Major League Baseball announced a delay to the start of the 2020 regular season on Thursday, becoming the latest professional sports league to take drastic steps in response to the coronavirus pandemic.
In a statement, the league announced that the regular season would be delayed by at least two weeks and that it would suspend all spring training games.
MLB Seeks Resumption ‘As Soon as Possible’
Major League Baseball had scheduled its regular season to begin on March 26.
“MLB and the clubs have been preparing a variety of contingency plans regarding the 2020 regular season schedule,” the league said in its statement. “MLB will announce the effects on the schedule at an appropriate time and will remain flexible as events warrant, with the hope of resuming normal operations as soon as possible.”
League commissioner Rob Manfred held a conference call with team owners on Thursday afternoon in order to formalize the MLB coronavirus response. Minor League Baseball made a similar announcement, saying lower leagues would also delay their seasons.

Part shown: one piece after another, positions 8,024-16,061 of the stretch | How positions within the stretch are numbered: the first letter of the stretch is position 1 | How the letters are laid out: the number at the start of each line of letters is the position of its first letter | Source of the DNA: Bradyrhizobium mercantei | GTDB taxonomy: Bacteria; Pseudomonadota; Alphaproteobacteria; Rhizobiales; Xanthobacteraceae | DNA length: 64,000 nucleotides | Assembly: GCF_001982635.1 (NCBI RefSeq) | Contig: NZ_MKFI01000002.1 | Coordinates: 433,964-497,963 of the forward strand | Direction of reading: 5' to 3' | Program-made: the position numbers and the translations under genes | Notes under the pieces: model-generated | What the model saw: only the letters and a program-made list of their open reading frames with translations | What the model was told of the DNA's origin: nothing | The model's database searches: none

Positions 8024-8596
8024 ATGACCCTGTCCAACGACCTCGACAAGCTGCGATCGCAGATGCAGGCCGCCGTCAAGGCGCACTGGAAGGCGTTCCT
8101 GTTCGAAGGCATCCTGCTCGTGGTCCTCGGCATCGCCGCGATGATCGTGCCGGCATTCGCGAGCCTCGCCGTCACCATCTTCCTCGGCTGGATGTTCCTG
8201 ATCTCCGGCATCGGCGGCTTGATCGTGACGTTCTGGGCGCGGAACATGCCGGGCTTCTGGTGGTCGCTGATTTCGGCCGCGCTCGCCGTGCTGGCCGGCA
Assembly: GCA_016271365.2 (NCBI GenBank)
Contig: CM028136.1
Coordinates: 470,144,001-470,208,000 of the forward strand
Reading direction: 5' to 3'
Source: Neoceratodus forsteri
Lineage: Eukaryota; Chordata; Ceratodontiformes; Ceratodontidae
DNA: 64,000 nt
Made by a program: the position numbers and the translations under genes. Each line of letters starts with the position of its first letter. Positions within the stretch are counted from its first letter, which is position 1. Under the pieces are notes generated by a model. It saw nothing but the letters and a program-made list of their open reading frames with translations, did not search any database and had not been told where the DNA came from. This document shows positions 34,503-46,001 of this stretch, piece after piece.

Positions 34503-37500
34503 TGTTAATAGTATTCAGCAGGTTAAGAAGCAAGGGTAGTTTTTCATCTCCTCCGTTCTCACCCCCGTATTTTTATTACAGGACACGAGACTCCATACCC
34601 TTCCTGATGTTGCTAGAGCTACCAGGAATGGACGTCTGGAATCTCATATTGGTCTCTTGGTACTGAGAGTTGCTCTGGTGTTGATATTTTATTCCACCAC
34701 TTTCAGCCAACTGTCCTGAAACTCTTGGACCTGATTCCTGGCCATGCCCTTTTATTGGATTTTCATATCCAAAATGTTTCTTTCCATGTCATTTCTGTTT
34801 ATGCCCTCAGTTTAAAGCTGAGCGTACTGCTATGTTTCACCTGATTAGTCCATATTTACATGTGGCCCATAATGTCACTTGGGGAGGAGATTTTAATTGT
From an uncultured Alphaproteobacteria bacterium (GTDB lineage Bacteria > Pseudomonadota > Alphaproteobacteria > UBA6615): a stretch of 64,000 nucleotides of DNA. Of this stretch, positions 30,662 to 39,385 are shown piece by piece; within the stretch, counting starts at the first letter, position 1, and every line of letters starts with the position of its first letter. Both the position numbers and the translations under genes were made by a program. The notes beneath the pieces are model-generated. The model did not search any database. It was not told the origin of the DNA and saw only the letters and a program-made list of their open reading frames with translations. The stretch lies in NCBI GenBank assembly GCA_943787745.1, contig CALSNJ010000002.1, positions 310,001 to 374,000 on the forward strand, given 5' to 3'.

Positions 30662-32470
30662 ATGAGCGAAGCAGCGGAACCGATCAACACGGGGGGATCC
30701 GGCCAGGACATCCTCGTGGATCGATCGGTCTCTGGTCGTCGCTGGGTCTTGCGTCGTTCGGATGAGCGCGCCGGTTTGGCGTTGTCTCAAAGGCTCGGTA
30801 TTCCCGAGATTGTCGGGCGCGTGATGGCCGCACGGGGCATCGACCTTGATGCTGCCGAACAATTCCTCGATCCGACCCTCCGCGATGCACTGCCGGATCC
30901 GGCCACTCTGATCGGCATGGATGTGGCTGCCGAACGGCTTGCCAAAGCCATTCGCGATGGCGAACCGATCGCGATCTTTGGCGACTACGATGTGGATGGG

The last time MLB pushed back Opening Day was in 1995. The strike that canceled the 1994 World Series lingered on into the next year, and the following season began on April 26 with a 144-game schedule.
Players, Coaches React to Coronavirus
In the hours before and after the announcement, players and coaches spoke in favor of a suspension.
“It’s probably the prudent thing to do,” Oakland A’s manager Bob Melvin told reporters on Thursday. “I mean this thing seems to be spreading and getting worse by the day. And, you know, something severe, you’re probably better off taking care of it sooner than later.”
— Pete Alonso (@Pete_Alonso20) March 12, 2020
“First and foremost, I want to say I’m going to miss baseball,” Mets first baseman Pete Alonso said in a statement. “God willing, it will only be a short hiatus from the best game in the world. It’s a strange circumstance in a strange world. I hope everybody stays healthy and safe.”
The MLB Players Association also issued a statement regarding the decision.
“Players are of course disappointed they won’t be able to compete on the field,” MLBPA director Tony Clark said in the statement. “At the same time, they recognize the importance of public health and safety.”
MLB joins the NBA, NHL, and MLS in announcing the suspension of operations in the face of the coronavirus outbreak. Worldwide, COVID-19 has been responsible for more than 4,700 deaths, including 38 in the United States.